I typically do this with a single color of yarn, but let your creativity be your guide.

Do check your tension, as working with two strands can be tighter than with a single strand.

Ribbing Alternatives
Other ribbing patterns work nicely: 2x2, 3x3, or odd combinations like 3x1. Even combinations of ribs (e.g. 2x2) do have more stretch. Just make sure that you have the appropriate number of stitches. That is, for a 2x2 rib, your number of stitches will need to be divisible by 4.

The mock cable rib looks very sophisticated [see right], and is easy to do. It's a 4 round repeat, on a multiple of 4 stitches.

Round 1, RS: *P2, skip 1 stitch and knit into 2nd stitch, then knit into first stitch and slip both off the needle; repeat from *, end p2

Rounds 2-4: P2 k2 rib across

Fancy Cuff
Don't like the look of ribbing? Desperate to use that novelty yarn that matches your coat exactly? Create a fancy overlay for the cuff.

Work the mitt as normal, with a 1x1 ribbed cuff. Pick up the stitches of the first round of the body of the mitt with a different yarn. Ensure that you're working so that the right side is to the outside, and the knitting grows up over the cuff.

Knit this tube until it's about 2cm longer than the ribbed cuff, and cast off loosely. Whip stitch the cast-off edge to the inside of the ribbed cuff.

This fancy cuff can be made out of any yarn you please -- if that furry novelty yarn matches your coat perfectly, use it for the cuffs and make the actual mitts in a nice warm wool.

For the set in the picture, the body of the mitts is in Rowan Big Wool, and the cuff is Filatura di Crosa Hopla.

Pattern stitches

Combinations of knit and purl stitches on a stockinette stitch background create textural interest. Rounds in reverse stockinette stitch (that is, purl) provide a striping effect against a stockinette stitch background. Try a single round of purl every 5 or 10 knit rounds for stripes.

Cable patterns can be very effective, although they're best used sparingly or in simple repeats. Check your favourite knitting stitch book for ideas. Be inspired by other knitted garments. As with socks, I particularly recommend traditional gansey patterns -- they're designed specifically for knitting in the round.

Color work

Horizontal stripes are easy -- make them as wide or as narrow as you'd like. Try irregular stripe widths for a bit of visual variety, or to use up yarn leftovers.

Vertical stripes are just about as simple, and provide the wonderful side effect of lining the mittens with an extra layer of yarn for thickness and warmth. To create vertical stripes in stockinette stitch, simply work with two different colored yarns and alternate the yarns for every other stitch.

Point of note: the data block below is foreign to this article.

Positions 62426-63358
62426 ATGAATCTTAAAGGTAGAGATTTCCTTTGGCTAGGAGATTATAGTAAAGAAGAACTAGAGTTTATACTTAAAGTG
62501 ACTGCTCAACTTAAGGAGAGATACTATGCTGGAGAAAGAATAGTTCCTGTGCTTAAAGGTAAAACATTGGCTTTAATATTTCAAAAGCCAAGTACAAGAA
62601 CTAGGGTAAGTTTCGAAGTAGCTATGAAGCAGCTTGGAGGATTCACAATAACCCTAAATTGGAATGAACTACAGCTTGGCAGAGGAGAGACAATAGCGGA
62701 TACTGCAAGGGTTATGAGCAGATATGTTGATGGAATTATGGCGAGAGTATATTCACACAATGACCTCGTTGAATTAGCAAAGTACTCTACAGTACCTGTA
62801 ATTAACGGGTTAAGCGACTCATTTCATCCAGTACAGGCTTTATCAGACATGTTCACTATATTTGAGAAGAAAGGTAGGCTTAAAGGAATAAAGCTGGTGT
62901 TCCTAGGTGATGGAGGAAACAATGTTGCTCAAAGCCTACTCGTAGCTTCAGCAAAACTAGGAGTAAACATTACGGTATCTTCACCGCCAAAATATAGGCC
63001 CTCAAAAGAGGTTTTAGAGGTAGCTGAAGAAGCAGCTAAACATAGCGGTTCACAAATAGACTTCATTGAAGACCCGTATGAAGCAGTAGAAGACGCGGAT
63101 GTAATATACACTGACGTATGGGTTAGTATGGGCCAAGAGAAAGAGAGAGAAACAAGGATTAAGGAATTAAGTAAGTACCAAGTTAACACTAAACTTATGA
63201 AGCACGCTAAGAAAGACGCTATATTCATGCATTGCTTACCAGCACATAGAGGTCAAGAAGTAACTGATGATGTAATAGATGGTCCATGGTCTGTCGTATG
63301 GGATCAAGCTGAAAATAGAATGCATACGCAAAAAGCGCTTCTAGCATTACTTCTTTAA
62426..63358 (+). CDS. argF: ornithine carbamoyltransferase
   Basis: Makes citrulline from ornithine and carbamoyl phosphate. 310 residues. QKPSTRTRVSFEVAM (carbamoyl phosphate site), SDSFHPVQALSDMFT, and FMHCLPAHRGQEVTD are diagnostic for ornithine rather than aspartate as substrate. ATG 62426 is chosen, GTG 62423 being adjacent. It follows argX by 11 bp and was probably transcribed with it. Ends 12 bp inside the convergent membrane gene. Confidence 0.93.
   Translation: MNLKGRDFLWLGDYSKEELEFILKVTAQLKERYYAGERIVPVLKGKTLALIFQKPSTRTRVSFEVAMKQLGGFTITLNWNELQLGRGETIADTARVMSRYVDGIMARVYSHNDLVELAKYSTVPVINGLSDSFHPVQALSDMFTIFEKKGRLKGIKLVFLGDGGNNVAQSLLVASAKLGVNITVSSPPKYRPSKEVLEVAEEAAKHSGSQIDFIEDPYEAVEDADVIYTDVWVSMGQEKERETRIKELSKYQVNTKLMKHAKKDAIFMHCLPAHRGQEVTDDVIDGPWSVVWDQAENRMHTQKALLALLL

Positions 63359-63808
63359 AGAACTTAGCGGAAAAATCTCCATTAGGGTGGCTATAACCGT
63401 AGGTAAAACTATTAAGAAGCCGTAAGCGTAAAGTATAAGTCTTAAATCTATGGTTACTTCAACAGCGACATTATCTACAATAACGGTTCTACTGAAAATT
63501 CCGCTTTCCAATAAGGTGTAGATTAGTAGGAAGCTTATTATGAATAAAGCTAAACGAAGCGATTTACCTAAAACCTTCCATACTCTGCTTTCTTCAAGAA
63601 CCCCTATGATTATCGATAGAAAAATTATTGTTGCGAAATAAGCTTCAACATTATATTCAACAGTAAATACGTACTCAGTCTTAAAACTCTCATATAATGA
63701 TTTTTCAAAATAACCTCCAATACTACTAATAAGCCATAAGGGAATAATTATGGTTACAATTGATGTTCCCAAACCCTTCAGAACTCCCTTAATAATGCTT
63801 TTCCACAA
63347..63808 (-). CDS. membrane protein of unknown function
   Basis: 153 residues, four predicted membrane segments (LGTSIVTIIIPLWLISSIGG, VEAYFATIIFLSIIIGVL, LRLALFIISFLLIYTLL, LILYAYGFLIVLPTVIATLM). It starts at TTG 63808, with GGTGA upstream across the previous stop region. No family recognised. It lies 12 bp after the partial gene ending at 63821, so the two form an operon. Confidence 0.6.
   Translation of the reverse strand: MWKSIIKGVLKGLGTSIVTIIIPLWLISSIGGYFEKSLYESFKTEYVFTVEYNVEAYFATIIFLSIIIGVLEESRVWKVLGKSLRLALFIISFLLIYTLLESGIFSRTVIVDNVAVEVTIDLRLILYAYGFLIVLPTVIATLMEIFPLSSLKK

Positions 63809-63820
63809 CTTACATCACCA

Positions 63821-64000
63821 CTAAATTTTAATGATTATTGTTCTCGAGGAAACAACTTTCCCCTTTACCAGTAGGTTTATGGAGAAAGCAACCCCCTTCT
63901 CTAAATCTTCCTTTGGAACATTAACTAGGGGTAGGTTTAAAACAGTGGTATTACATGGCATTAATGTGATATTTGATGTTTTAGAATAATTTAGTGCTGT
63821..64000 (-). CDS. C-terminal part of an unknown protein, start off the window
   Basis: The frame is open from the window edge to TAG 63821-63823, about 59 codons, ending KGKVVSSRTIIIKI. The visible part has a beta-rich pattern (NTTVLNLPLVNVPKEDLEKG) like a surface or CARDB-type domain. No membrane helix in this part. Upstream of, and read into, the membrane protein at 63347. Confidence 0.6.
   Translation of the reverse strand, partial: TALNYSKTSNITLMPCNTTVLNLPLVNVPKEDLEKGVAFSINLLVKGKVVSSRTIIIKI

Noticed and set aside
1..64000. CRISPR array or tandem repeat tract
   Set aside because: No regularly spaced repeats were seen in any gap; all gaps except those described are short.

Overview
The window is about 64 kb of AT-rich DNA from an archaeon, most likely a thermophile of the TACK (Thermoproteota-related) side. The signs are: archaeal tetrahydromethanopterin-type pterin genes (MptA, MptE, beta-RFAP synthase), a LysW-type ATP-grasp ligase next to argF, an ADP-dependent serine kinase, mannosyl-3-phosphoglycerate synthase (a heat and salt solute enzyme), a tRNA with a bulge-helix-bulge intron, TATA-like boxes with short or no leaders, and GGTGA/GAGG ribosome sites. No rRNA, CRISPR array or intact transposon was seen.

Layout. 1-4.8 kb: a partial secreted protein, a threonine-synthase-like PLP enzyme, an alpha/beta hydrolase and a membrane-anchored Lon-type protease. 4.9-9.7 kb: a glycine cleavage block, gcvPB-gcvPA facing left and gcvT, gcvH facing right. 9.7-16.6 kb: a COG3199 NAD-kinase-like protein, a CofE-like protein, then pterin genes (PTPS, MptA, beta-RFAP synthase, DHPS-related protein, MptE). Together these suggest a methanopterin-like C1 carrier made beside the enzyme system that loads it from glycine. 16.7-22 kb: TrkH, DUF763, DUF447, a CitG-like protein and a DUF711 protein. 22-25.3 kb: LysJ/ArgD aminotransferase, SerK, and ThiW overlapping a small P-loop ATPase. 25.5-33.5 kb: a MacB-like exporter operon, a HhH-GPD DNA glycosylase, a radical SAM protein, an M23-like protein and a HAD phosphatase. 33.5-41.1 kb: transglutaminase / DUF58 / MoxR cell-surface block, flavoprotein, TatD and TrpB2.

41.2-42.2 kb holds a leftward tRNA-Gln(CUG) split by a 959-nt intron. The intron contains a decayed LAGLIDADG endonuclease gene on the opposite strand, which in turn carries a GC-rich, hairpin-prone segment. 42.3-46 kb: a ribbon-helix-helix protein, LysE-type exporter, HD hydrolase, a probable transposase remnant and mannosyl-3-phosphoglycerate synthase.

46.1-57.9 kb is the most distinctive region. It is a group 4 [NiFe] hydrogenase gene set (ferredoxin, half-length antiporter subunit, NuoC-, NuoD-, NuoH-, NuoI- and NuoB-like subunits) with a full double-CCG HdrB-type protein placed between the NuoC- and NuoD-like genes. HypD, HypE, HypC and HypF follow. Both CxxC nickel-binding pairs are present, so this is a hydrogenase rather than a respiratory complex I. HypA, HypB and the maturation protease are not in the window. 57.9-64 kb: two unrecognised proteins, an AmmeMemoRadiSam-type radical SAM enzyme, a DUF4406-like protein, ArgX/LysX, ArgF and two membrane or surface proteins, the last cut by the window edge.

To create vertical stripes in ribbing, cast on using two different yarns at the same time, alternating yarns. Then work k1 p1 ribbing, alternating the yarns in same order as the cast on. You'll get the "up" ribs in one color, and the "down" ribs in the other.

Fair Isle -- Mitts lend themselves very well to this type of color work; that is, using two or more colors at the same time across the entire row. Fair Isle typically features small, repeating motifs or patterns across the row. Vertical stripes are the simplest possible form of Fair-Isle color work. All Fair Isle knitting has an extra layer of yarn on the wrong side (the strands), creating a warmer mitt.

Self-patterning Yarns
Although most of these are sock weight (which will produce elegant but not particularly warm mittens) some manufacturers are making heavier self-patterning yarns. This is the easiest kind of colour work.

Good old variegated yarns are the simplest form of a self-patterning yarn, and these can add some nice visual texture, as shown in the photo at right.


More Resources

Lots exist -- here are a few of my favourites.

Knit Mittens!, Robin Hansen, Storey Publishing, 2002

Folk Mittens, Marcia Lewandowski, Interweave Press, 1997

Vogue Knitting, Pantheon Books

Vogue Knitting Accessorize: Scarves, Hats, Ponchos, Socks & Mittens, Trisha Malcolm, Sixth&Spring 2004

Vogue Knitting On the Go! Mittens and Gloves, Sterling Publishing, 2000

Mitten knitting inspires less fervour than sock knitting, but there are still great resources available online.

Knitty has a few:
Manly Mitts
Broad street

Woolworks has a variety of patterns for cold-weather wear, including some great variations on the mitten theme

Many yarn manufacturers have free mitten patterns on their sites. Check out your favorite and see what they've got.



Kate, whose fingers get very cold, knits in Toronto.